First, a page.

Simcha Feuerman
Psychology, Torah and the Daf Yomi

Transition Time for Tests Nazir 14 Psychology of the Daf Yomi

Our Gemara on Amud Aleph discusses Adar 7, the auspicious day that Moshe was born and passed away. On that day we are also taught that the Manna ceased. Yet the Gemara Kiddushin (38a) tells us that though it stopped on that day, the Jewish people continued to be sustained by the leftovers until the 16th of Nissan. The Gemara similarly tells us that the dough-cakes the Jews took out of Egypt also tasted like the Manna. What is the significance of this? Is the Gemara just telling us history?

Shem Mishmuel (Shelach 10) offers an explanation that speaks to the importance of making allowance for human developmental process. Living off the Manna was an extraordinary experience and the human body could not easily manage a transition from regular food to this heavenly sustenance, and then back to regular food. Therefore, the dough-cakes prior to entering the wilderness tasted like Manna, as well as the rations at the end of the journey, which were Manna leftovers. This was to ease the transition from a physical state to heavenly, and vice versa.

Related to last week’s parasha, the Rambam (Guide III:32) makes a similar point. He interprets the verse (Shemos 13:17) that God did not lead the Jews directly via the land of the Philistines, “Lest they encounter war and return to Egypt.” God would not “”download a “courage subroutine” into the minds and hearts of the Jews, as He does not directly interfere with human thought. Therefore, God engineered circumstances that helped harden and prepare the Jewish people for the challenges ahead. The vicissitudes of a lengthier travel in the wilderness would toughen their spirit. The Rambam explains this as part of his theological stance on what a “test” from God represents. It’s not a test in the sense that God is checking up on you. Instead it is a way of bringing out something inside you. Likewise, Avraham’s Ten Tests were not to prove his loyalty to God, but to BRING OUT his loyalty through the challenges. It was to teach Avraham how much he can do and accomplish. This is similar to how two people show love, but also develop greater love, by going through difficult times together.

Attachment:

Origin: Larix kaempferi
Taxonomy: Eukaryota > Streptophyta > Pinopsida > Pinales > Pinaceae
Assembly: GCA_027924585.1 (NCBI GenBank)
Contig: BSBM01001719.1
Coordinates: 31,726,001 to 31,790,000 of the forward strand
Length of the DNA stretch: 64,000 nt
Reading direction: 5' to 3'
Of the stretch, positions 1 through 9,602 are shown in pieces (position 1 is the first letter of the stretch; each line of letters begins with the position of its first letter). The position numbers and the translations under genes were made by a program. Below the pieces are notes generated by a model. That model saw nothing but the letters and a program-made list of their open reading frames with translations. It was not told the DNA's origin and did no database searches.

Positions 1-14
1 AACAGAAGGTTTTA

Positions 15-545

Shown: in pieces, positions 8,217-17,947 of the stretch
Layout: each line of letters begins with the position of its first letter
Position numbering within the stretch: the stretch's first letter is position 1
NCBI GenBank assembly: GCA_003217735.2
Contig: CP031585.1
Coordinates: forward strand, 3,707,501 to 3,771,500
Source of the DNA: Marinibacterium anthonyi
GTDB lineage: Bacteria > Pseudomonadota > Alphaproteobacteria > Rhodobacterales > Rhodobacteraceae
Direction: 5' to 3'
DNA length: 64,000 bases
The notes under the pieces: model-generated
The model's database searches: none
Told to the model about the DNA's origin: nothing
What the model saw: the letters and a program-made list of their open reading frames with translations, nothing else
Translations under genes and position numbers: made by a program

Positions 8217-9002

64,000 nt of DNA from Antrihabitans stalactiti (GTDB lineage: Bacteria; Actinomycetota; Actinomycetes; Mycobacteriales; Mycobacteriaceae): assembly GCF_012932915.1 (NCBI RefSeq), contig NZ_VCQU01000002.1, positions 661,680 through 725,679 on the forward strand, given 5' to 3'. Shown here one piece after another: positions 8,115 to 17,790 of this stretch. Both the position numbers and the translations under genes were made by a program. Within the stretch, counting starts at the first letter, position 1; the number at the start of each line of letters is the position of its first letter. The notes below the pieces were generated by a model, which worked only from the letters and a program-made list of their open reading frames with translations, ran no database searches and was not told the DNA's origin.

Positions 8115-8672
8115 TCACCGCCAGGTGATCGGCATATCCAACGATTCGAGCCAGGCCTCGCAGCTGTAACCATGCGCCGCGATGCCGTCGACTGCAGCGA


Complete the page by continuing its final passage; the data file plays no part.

A final thought. Both the Manna and the splitting of the Red Sea and Exodus were grand miracles. Even so, God does not insert Himself miraculously into our personal development and formation of character. This is a powerful lesson for parents and teachers. We must allow for transition and development, act as facilitators, but make space for the individual’s personal choice and growth.

About the Author
Rabbi, Psychotherapist with 30 years experience specializing in high conflict couples and families.
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